Back in July of 2011 I received an email from a young woman who was really excited about a reading of a new play in the Midtown International Theatre Festival. I was struck by the email because out of all of the requests for readings I had been invited to that summer, this email was charming, respectful, and directly to the point. I accepted and she was prompt in letting me know a seat was reserved and had mentioned that she was excited that I was coming. Her words:
"Great! I can't wait to see you there!"
I saw the reading and was really blown away. I was impressed how someone so young could write dialogue so engaging and thought provoking and craft such an amazing story and, as I have had a few times in my producing career, my gut told me that this was a writer I wanted to meet.
We met in August and I was again so impressed by how well she handled herself during the meeting and I made it a point to introduce her to as many other producers, agents, and resources as I could.
We stayed in touch via email and she kept me posted on her projects.
Then over the weekend, one of the producers I had introduced her to, sent me this article.
I felt like time stopped for a second. It seemed very surreal and then I read about what happened and felt an overwhelming sadness.
Marina Keegan was more than an amazing and talented writer.
She exemplified what an artist should truly be. Her compassion, her empathy, and her insight made those around her more thoughtful and if you read her commencement speech, you'll see that she had such clarity about what it is to be young and scared. The piece has a lesson for all of us regardless of age or background and is arguably the best work of art I have ever laid eyes on.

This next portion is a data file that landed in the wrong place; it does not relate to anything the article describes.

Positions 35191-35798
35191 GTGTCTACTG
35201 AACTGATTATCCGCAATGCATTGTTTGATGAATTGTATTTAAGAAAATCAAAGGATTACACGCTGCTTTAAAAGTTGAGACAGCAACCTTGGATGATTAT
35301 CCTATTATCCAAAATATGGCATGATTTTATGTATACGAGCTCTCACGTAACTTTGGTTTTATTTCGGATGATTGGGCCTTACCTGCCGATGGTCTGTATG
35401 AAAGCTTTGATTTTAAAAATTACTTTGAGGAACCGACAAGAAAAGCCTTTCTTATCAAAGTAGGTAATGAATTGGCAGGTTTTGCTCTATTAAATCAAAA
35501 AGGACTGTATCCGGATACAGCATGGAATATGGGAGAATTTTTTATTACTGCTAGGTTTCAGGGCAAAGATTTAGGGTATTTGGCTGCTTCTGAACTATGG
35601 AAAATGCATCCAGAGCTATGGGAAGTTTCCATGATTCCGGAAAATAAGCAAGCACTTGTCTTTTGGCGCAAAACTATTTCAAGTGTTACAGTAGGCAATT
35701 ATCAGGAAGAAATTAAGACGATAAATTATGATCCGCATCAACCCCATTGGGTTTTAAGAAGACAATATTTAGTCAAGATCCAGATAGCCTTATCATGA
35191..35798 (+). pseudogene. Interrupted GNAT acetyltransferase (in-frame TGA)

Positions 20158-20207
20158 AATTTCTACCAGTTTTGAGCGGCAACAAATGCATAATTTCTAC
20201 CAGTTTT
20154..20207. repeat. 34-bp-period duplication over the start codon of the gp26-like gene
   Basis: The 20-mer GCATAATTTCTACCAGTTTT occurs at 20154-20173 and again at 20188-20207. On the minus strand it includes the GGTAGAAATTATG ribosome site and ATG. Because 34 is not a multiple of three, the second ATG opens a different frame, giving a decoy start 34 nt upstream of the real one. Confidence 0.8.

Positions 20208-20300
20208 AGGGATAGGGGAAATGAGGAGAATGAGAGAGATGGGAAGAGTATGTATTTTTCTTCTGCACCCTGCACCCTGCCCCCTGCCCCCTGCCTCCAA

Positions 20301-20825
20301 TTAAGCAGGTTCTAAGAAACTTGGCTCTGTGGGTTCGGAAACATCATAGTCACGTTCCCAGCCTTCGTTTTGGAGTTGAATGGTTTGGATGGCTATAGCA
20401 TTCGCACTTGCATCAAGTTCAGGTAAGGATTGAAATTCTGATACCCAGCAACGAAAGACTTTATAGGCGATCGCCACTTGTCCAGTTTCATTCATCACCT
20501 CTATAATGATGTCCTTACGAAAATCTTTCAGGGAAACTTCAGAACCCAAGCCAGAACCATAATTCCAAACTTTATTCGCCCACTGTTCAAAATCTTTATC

I had a writer friend who once used the term "bone-like honesty" and after seeing this essay, I really know what it means now.
This cheery, happy girl will stay in my memory every time I get an invite from a playwright to see a reading, she'll stay in my memory every time I see an artist do a selfless act, and she'll stay in my memory as someone who really has left a mark not on the surface, but all the way down to the bone.
I have this Awesome person Thursday column and the idea is that it's devoted to someone awesome as in cool, but honestly, this time I am devoting it to someone who truly inspires awe.
I'm in awe of how wise beyond her years she was
I'm in awe about how much her essay has made me reflect
I'm in awe of how selfless she was and how many people she helped.
I'm saddened I can't sit down for coffee with her one more time, but I am SO grateful I made the decision to sit down for coffee with her once.
That moment and that experience was a gift and every time I sit down with an aspiring playwright, I know that she'll be looking down on them and wishing them the best.
I'll miss you terribly Marina, but Thank You for all you've done.
and thank you for meeting me for coffee.